The markets’ confidence in the state’s creditworthiness is now based primarily on Mexico’s special status as established by NAFTA: on access to the US market, the license for dollar transactions that this guarantees as a result, and the political protection of the USA, which Mexico enjoys as a member of the NAFTA zone, i.e. because of its important role in American business. Other free trade agreements with the EU and Japan have also opened Mexico as a market, but above all as a strategic location in relation to the US market; these complement but do not replace business relations with the USA, for which around 80 percent of all export goods are manufactured and from there paid in dollars. While Mexico’s overall balance of trade has consistently been negative, in 2019, the last NAFTA year, the country achieved a record export surplus with the USA. In the eyes of the financial world represented by the International Monetary Fund, this helps Mexico’s continually rising rate of debt to still be assessed as harmless, even if in 2016 “four out of five debt indicators were already beyond the limit.” All in all, the country’s previous status as a reliably dependent appendage to the world’s most important market and currency area, and the Mexican state’s financial share in it, create enough confidence to give value to the steadily growing debt and give the peso, with moderate devaluation rates, the status of a functioning local currency in the otherwise dollarized location. The credit line of 47 billion US dollars, which the IMF granted to Mexico in 2009 after the outbreak of the financial crisis, has not yet been used.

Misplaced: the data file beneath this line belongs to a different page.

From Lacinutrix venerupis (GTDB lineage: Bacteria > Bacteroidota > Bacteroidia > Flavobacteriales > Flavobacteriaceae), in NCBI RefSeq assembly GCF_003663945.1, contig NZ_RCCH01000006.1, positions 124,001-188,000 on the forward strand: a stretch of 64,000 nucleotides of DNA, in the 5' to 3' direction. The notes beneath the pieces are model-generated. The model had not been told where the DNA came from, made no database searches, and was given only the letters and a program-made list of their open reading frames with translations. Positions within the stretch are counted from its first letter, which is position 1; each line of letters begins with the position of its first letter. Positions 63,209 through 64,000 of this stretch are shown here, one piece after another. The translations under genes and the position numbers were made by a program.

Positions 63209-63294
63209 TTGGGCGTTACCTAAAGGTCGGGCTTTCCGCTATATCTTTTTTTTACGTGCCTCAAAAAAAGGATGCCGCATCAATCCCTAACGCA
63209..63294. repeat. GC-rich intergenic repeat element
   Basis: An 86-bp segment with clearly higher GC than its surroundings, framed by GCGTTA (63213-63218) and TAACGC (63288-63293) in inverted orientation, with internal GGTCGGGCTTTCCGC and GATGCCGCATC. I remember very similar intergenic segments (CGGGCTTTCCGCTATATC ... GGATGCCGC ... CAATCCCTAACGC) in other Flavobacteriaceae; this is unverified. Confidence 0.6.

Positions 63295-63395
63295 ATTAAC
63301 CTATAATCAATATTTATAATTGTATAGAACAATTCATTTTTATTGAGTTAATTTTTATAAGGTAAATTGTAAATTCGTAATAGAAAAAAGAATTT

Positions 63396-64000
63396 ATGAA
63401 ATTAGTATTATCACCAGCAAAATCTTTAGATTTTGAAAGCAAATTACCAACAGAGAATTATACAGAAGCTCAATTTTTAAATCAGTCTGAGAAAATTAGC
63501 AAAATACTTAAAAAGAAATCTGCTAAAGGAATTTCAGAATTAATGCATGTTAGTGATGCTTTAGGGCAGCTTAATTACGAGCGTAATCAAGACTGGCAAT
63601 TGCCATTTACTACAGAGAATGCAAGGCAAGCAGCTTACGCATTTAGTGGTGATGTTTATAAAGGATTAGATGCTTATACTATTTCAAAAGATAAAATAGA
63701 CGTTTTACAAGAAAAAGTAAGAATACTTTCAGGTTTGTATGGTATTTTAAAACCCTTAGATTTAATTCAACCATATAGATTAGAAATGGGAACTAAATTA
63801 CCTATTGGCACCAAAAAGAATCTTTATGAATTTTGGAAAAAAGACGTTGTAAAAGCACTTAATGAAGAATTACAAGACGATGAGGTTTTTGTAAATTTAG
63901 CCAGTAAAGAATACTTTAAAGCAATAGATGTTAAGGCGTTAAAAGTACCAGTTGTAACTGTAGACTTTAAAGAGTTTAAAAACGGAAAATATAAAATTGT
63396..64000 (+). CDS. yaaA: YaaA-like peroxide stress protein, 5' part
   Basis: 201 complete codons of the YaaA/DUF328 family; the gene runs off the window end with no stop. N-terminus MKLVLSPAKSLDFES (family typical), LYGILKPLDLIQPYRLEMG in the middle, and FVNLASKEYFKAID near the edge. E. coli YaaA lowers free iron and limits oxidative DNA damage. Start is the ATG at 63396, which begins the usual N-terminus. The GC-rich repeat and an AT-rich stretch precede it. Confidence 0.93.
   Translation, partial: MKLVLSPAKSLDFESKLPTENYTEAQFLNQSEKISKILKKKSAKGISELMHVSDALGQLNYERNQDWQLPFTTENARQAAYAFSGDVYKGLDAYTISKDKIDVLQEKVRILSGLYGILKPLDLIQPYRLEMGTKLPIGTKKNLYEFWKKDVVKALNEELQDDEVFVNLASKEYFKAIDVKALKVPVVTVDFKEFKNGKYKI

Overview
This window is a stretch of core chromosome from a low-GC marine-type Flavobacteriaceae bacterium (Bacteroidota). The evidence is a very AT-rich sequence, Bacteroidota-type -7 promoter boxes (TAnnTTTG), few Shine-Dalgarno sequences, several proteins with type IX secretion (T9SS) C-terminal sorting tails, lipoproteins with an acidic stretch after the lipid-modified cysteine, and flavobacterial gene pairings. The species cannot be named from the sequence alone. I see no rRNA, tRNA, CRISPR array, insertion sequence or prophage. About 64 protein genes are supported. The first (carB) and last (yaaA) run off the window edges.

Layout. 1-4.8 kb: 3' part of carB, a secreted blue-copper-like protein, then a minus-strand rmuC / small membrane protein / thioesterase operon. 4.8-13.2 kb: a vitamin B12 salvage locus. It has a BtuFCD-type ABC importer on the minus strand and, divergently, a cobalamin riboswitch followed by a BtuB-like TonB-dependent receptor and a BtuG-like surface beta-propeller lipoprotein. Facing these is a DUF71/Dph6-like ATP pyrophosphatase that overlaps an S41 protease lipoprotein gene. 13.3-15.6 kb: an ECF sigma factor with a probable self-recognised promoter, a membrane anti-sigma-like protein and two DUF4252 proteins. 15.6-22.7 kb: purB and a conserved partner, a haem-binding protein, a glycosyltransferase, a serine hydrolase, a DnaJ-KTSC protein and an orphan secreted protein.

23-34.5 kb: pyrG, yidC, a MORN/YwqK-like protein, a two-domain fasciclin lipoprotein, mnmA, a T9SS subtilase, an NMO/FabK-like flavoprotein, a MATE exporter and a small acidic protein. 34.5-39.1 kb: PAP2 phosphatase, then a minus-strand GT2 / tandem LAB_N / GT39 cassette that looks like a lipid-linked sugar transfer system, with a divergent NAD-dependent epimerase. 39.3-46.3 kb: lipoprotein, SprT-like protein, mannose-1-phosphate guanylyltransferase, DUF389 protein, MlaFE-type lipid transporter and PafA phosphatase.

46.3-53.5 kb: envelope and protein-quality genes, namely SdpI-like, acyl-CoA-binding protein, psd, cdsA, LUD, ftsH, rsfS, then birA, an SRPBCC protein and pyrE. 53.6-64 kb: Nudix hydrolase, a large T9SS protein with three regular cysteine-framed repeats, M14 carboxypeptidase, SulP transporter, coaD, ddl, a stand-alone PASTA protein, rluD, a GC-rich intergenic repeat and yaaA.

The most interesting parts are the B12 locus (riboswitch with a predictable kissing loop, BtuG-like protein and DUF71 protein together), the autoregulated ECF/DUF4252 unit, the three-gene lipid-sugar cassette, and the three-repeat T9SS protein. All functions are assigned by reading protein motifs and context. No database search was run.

With resolute optimism, the Mexican government celebrates this rise to the status of a dependency of US capital as an unrivaled “success of North American economic integration”; a capitalist “integration” that, in addition to the immigration of capital to Mexico, has always naturally included the legal and illegal emigration of Mexican workers to the USA; their “remesas” have long been one of the country’s most important sources of dollar earnings, currently making up more than 30 billion dollars.
... and a scandal at the expense of the USA